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Sexual violence in schools – causes and prevention

 Sexual abuse is a serious problem in the American education system at all levels, from elementary school to college.

The problem of sexual violence in schools

Teachers and other adults who rape students often make the news, but experts say that sexual violence between students is a bigger problem. According to an Associated Press investigation in 2017 after a private home School is the second place where a child may experience sexual abuse from another child. In fact, for every report of sexual harassment by adults from students in schools, there were seven reports of sexual violence between students, according to the study.

School sexual assault statistics

School sexual assault is difficult to track because many school systems do not track incidents between students, reports the Associated Press. In fact, there is no national requirement to track sexual assaults by elementary and secondary school students against other students, and in fact, schools may have a distorted incentive to hide reports due to the state law requiring action by school officials.

“No principal wants his school to be a rape school and the newspaper is listed as under investigation. Schools are trying to bury it. It’s the brave principals who do the right thing,” former K-12 teacher and expert Dr. Bill Howe told AP reporters.

Based on data collected by AP

A total of approximately 17,000 formal complaints of student sexual harassment were filed between 2011 and 2015. AP reporters examine data provided by the FBI for the 2013-2014 school year. Data included reports of sexual violence in schools, including unwanted foreplay, penetration, rape and sodomy.

Four out of five reports were about unwanted caresses, meaning one in five students experienced more serious forms of sexual abuse, according to the Associated Press. Additionally, of the K-12 students who responded, 5% were between the ages of 5 and 6.

Also, according to AP News, data show that sexual violence occurs in all educational settings, from urban centers to affluent suburban schools.

College and university students, of course, also suffer from sexual violence. The National Rape, Harassment and Injury Network (RAINN), the country’s largest organization for dealing with sexual assault, reports that 13% of all college students are victims of sexual harassment. Including rape Additionally, RAINN reports that students are at greater risk of sexual violence than other crimes.

Causes of Sexual Violence in Schools

While it is disturbing to consider the extent of sexual violence in the education system affecting students as young as five years old, experts say school officials and parents need to understand the causes to prevent it.

There are a number of personal and relational risk factors associated with bullying. as well as the community and social risks that lead to sexual harassment at school.

In fact, people who are more likely to be sexually assaulted show a lack of empathy, aggression, violence, hostility toward women, excessive masculinity, and even suicidal behavior. In addition, alcohol and drug use are risk factors, as well as early sexual initiation, exposure to explicit sexual material, and / or previous sexual abuse or vulnerability.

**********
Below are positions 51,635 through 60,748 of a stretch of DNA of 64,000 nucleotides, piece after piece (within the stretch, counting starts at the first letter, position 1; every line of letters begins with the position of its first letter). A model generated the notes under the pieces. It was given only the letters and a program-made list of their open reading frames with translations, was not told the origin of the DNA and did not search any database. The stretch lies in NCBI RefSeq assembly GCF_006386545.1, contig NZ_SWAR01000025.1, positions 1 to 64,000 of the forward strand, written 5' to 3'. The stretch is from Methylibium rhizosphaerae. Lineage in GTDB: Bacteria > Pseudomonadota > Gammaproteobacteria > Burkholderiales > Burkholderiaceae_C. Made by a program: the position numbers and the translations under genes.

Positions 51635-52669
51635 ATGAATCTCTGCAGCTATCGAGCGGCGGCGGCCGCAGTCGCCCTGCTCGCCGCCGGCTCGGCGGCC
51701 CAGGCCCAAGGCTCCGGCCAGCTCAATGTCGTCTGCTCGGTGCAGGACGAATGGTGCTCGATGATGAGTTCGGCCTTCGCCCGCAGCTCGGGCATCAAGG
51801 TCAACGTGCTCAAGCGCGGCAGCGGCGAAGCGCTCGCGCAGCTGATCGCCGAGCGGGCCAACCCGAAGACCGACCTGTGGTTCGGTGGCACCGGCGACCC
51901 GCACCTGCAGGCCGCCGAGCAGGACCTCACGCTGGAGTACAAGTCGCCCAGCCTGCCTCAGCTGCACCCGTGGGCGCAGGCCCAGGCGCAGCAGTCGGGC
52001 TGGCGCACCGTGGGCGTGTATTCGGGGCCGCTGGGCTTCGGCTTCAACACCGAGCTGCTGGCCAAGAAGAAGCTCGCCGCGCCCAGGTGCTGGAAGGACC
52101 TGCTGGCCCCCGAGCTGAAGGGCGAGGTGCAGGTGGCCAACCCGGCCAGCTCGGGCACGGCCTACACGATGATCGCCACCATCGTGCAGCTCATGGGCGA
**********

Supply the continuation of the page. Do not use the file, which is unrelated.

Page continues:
The relational characteristics of the individual may also be taken into account. People who have experienced domestic violence or a history of sexual abuse in childhood are more likely to engage in sexual violence at school, as are people who encounter sexually abusive, hypermasculine, and criminal peers. Poor communities with few job opportunities and without police and judiciary support are more vulnerable to sexual violence in schools.

Furthermore, communities that experience sexual abuse are even more vulnerable to it.

Finally, the societal normalization of sexual violence and the preferences and rights of men, together with high levels of violent crime, are risk factors for sexual violence in schools. Furthermore, weak laws regarding sexual violence or equality are risk factors.

Preventing Sexual Violence

There are a number of laws enacted to help protect students who are sexually assaulted, but individuals and organizations can help prevent sexual violence before it happens.

Stopping sexual violence is difficult, but it can be done. The CDC notes that the following protective factors may reduce a student’s chances of experiencing or committing sexual violence during school:

  • Academic performance

  • Parents using conflict resolution

  • Connections and good emotional health

  • Concerns about others

Schools and communities may act to prevent sexual violence. These include empowering women and girls by offering leadership opportunities and financial support systems, as well as by teaching men and boys how to be allies.

Additionally, schools and caregivers can teach students sexual violence prevention skills, including healthy sexuality lessons, safe encounters, social and emotional skills, and empowerment.

Prevention efforts should also include protective environments. Security and monitoring programs need to be developed and approved, and policies need to be applied consistently. Adults should be aware of the signs of sexual abuse.

Finally, victims of sexual violence at school should be provided with appropriate treatment and services, as well as programs for students at risk when they start to misbehave.